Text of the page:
As we mark Mahatma Gandhi's 145th Birth Anniversary at the Hindu American Seva Communities fourth annual conference at the White House on October 2nd 2014, it is more important than ever to not only acknowledge the proud achievements of our community but also realize the moral responsibility we hold to address social issues, we all face, as a fabric of this nation.

As we become leaders in many professions, the sacred responsibility of also becoming active community and selfless Seva leaders must be a priority for our community. According to Feeding America, more than 49 million Americans live in food insecure households. By invoking the concept of 'Anna Dāna' - the Hindu principle of food donation, we can feed America and work towards eliminating hunger and poverty. The Dharmic Feeding Coalition, an initiative under HASC, does this in Harlem and across New York City by distributing hundreds of healthy, vegetarian -meals that heal- every week. Furthermore, the concept of 'Ahimsa Paramoh Dharmah' can be found at Lakshmi Cow and Animal Sanctuary, an Eco-Dharmic Seva partner HASC, where rescues animals from slaughterhouses roam free. Such places can allow us to invoke and work towards the concept of 'Vasudaiva Kutumbukam' - we are all one family.

While these are just two examples, as a community we need reach into our roots our tradition with introspection and identify what Dharma teaches us. By strengthening our identity, we must apply these Dharmic principles to solve everyday issues of homelessness, hunger and poverty, environmental sustainability, gender equality and others to help the progress of the Hindu and American way of life. We need to expand our community support through 'centers of action' called Seva centers where we can address the immediate needs of any community. Through the festivals of service called Utsav Seva, which includes ShaktiSeva, ShantiSeva, YogaSeva, etc., we need to integrate spiritual values with community service to address pressing social justice needs. The time is now.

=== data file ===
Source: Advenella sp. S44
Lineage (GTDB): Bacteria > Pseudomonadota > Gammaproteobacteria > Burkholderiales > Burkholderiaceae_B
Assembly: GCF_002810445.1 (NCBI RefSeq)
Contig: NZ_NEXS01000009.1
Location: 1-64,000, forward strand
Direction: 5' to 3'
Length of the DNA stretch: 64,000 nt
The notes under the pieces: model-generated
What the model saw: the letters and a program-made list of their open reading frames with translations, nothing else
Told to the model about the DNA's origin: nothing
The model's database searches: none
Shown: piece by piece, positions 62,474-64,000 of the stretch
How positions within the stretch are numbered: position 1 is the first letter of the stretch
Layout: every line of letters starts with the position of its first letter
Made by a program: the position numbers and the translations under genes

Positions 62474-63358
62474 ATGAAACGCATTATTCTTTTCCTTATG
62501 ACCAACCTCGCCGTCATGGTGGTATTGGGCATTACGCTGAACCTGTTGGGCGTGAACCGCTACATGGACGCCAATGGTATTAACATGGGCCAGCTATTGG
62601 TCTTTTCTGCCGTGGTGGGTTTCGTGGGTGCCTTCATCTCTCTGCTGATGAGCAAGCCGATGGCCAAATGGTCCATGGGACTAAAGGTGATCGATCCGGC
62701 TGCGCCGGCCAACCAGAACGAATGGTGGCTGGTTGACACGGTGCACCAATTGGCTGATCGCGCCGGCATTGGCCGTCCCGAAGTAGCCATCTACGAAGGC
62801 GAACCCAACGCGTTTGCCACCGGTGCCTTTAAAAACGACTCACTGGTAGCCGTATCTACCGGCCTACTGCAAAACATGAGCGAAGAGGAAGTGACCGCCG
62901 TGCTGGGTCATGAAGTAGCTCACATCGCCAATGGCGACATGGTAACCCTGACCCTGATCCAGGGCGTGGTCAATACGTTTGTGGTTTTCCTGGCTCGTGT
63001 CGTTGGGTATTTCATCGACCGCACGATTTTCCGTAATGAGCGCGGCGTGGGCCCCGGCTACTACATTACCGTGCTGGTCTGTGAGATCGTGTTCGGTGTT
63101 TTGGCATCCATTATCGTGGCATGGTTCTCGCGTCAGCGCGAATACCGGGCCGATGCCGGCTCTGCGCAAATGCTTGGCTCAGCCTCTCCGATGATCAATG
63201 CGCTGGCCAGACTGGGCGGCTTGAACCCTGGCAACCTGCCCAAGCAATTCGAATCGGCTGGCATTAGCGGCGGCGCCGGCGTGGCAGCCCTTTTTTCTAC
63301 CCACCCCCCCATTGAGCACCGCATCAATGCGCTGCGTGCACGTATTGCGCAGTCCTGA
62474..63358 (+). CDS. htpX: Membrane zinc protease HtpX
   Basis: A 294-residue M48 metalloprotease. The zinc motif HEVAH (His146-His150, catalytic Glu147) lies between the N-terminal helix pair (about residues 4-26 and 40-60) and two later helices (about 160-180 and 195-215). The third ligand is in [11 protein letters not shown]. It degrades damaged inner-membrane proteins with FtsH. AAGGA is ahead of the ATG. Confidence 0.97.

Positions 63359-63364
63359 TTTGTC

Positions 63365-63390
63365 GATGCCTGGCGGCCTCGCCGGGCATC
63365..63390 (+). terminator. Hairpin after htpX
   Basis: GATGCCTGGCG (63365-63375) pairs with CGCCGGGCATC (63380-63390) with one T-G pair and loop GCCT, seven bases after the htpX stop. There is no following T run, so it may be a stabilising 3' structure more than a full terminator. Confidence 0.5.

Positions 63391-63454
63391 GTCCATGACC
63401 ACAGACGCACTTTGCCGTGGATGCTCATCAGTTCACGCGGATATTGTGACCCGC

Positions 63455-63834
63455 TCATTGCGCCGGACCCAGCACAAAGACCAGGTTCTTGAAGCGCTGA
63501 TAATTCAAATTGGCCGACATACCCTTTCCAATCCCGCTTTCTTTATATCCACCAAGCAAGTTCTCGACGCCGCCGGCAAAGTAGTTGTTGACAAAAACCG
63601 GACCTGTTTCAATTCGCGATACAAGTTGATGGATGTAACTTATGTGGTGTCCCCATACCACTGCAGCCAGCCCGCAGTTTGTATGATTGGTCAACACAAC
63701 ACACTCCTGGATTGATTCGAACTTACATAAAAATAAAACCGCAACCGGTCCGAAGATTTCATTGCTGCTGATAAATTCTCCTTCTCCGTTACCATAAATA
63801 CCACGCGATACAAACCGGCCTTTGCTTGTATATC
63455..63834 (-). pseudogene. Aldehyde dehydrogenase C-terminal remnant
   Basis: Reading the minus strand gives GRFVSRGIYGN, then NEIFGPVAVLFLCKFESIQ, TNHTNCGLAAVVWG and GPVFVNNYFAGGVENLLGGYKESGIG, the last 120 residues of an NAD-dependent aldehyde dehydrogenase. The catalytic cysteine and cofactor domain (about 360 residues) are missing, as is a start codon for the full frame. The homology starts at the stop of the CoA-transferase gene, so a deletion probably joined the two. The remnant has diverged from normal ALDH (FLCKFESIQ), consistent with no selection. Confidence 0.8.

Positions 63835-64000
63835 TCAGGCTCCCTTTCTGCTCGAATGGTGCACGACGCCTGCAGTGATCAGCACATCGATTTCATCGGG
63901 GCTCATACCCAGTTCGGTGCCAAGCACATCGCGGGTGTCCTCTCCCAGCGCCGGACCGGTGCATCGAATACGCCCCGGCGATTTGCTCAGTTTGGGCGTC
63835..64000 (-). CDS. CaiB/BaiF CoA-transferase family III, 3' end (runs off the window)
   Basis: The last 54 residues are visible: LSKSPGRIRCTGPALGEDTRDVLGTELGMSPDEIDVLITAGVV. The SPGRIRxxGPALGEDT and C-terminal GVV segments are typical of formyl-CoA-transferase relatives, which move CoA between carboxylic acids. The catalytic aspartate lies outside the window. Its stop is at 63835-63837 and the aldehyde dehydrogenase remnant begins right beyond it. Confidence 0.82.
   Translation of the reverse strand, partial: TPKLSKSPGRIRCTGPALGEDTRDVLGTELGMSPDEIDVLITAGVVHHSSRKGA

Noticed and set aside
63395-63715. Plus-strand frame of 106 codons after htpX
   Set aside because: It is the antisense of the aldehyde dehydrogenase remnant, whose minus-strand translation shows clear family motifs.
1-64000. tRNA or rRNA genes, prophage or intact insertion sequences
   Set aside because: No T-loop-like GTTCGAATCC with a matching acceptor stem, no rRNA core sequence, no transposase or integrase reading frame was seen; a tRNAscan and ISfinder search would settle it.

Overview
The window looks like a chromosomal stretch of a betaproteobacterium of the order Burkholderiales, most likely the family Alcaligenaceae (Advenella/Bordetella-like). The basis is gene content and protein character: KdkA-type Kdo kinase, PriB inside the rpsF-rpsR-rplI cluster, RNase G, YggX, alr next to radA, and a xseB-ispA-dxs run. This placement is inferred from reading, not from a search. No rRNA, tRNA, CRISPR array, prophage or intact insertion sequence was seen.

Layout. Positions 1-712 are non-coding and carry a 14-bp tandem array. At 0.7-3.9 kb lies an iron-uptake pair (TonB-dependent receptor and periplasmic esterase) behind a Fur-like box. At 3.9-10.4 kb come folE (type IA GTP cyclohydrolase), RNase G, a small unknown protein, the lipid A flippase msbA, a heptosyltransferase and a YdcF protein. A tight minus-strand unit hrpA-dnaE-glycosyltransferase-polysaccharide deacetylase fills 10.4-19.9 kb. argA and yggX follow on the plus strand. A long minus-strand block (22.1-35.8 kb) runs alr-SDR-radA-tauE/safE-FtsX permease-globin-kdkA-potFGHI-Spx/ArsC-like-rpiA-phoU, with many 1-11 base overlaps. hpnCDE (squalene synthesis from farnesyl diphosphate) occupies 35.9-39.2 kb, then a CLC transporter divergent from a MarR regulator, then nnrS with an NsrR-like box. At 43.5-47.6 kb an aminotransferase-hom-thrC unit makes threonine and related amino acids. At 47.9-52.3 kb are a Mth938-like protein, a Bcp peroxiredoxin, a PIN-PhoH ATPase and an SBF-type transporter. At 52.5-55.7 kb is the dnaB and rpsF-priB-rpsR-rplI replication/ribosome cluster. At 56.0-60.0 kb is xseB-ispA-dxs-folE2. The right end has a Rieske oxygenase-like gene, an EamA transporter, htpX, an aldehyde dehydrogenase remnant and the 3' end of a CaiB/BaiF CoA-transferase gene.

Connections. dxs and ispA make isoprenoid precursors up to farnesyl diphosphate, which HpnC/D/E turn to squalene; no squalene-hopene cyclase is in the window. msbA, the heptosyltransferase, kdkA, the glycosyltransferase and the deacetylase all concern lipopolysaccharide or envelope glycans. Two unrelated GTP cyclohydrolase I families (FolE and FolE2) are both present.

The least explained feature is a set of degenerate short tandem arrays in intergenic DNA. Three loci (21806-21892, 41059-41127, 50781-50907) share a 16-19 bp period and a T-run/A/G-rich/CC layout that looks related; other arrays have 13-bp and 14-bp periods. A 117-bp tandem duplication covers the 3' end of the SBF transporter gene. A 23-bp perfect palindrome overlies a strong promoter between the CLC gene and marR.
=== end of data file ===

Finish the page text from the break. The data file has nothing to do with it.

Gandhiji always spoke about being complete in the unity and integrity of the body, mind and soul. He was convinced that thoughts must be married with moral purposes to bring righteous action that benefits society as a whole. He further stated, "All social action should be governed by the same simple set of moral values, of which the main elements are selflessness, non-attachment, nonviolence and active service." So let's look at our community and unite. We are not just Telugu-Americans, Gujarati-Americans, Punjabi-Americans, Tamilian-Americans etc., we are Indian and Dharmic-Americans. So Let's look at our community and the role we play as part of the larger American fabric and find ways to tackle issues that are plaguing all of us. Let's unite and lift each other up. Let's strive for a society where success is not defined by material wealth but by the peace of mind we create for society and ultimately,
for each other.

Let's seize this moment of optimism. End quote

So, now is also the time to for the New Americans and people of Dharmic (eastern tradition) to be more fully engaged to serve by developing institutional capacity. Established programs such as AmeriCorps Vista of Corporation of National and Community Service, can augment building of sustainable infrastructures.

Please join us in the Seva Movement and experientially realize it is a journey of transformation through Self-inspired Service ...with sustainable infrastructures....

Like Mahatma Gandhi, let us also aspire to leave a legacy which embodies "My life is my message."